An article published in The Roanoke Times on April 15, 1951 claims that Braddock was shot dead by an American soldier called Benjamin Bolling. According to the article, Bolling intentionally shot Braddock to protect the lives of his fellow American soldiers during the ambush, as British troops were firing at American troops under the mistaken impression that they were actually French troops due to the fact that many Americans had taken cover in the tree line. The death of Braddock then allowed for Washington to take command and order a retreat, which, according to the article, allowed for the Americans to fall back without being further fired upon by the confused British, saving many of their lives.
Braddock was borne off the field by Washington and Col. Nicholas Meriwether,[unreliable source?]; he died on 13 July from wounds suffered in the battle. Before he died, Braddock left Washington his ceremonial sash that he wore with his battle uniform. Some of his last words were, "Who would have thought?" Reportedly, Washington always took this sash with him for the rest of his life, both as the commander of the Continental Army or for his presidential duties. It is still on display today at Washington's home on the Potomac River, Mount Vernon.
Braddock was buried just west of Great Meadows, where the remnants of the column halted on its retreat to reorganize. He was buried in the middle of the road that his men had just cut through and wagons were rolled over top of the grave site to prevent his body from being discovered and desecrated by the Indians. George Washington presided at the burial service, as the chaplain had been severely wounded.
Benjamin Franklin's Autobiography (1791) includes an account of helping General Braddock garner supplies and carriages for the general's troops. He also describes a conversation with Braddock in which he explicitly warned the General that his plan to march troops to the fort through a narrow valley would be dangerous because of the possibility of an ambush. This is sometimes cited as advice against the disastrous eventual outcome, but the fact remains that Braddock was not ambushed in that final action, and the battle site was not, in any case, a narrow valley. Braddock had in fact taken great precautions against ambuscade, and had crossed the Monongahela an additional time to avoid the narrow Turtle Creek defile.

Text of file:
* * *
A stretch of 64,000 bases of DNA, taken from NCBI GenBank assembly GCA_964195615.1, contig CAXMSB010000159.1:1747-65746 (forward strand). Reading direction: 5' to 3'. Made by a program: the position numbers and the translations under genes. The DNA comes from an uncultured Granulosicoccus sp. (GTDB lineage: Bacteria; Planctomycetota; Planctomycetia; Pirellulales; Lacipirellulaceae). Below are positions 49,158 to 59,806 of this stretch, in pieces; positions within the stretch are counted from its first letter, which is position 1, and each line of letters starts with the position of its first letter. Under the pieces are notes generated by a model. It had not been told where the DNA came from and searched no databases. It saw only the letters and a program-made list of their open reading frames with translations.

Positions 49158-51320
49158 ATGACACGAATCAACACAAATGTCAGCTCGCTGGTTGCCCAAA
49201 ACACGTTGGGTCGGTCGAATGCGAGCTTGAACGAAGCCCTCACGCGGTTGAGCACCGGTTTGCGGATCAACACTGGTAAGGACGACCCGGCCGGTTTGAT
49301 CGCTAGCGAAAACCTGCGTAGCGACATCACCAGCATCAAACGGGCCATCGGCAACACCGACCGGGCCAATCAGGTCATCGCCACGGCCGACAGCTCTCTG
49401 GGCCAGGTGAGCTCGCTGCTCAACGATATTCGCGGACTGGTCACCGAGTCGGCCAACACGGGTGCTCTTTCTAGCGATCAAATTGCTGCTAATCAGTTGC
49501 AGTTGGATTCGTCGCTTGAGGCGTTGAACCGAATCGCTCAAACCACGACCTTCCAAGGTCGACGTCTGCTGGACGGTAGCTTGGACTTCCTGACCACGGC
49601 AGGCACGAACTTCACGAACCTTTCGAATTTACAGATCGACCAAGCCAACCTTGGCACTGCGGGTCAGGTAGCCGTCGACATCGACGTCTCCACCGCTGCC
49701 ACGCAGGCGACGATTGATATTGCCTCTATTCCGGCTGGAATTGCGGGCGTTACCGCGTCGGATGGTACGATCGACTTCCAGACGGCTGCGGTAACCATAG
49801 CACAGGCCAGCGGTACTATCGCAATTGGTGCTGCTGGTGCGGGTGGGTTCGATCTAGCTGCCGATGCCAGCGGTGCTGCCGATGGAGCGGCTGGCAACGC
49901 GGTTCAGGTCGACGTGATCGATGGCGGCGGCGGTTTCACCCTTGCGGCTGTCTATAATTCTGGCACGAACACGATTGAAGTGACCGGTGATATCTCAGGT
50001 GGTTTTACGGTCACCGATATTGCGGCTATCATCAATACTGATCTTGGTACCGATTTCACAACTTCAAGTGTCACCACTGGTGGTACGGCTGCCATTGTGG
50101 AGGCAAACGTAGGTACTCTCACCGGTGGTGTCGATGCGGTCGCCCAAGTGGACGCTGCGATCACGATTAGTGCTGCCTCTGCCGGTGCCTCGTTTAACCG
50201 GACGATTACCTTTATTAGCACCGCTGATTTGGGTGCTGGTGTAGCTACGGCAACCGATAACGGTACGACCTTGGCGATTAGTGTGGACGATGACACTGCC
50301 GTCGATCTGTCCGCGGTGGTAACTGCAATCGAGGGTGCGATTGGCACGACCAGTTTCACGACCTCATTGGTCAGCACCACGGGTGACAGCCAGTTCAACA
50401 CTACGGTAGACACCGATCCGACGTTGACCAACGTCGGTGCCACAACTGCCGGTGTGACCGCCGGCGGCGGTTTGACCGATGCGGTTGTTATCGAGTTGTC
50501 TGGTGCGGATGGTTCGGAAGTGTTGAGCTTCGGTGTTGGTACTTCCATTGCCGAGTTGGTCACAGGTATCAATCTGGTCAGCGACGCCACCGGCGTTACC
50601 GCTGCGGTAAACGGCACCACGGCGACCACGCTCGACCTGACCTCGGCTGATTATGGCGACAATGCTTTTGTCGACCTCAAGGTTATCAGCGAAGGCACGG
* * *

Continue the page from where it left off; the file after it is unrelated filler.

In 1804, human remains believed to be Braddock's were found buried in the roadway about 1.5 miles (2.4 km) west of Great Meadows by a crew of road workers. The remains were exhumed. A marble monument was erected over the new grave site in 1913 by the Coldstream Guards.
General Braddock is the namesake of Braddock Borough, Mt. Braddock, Braddock Hills, and North Braddock in Pennsylvania; the community of Braddock Heights or Braddock Mountain west of Frederick, Maryland; Braddock Middle School and Braddock Road in Cumberland, Maryland; and, in Virginia, Braddock Road, which runs from Alexandria to Aldie, a separate Braddock Road within the city of Alexandria - namesake of the Metrorail station at its eastern terminus - and Braddock Street in Winchester. Plus sections of the road cut by the British Army is known as "Braddock's Road" and forms most of eastern U.S. Route 40 in Maryland and Pennsylvania.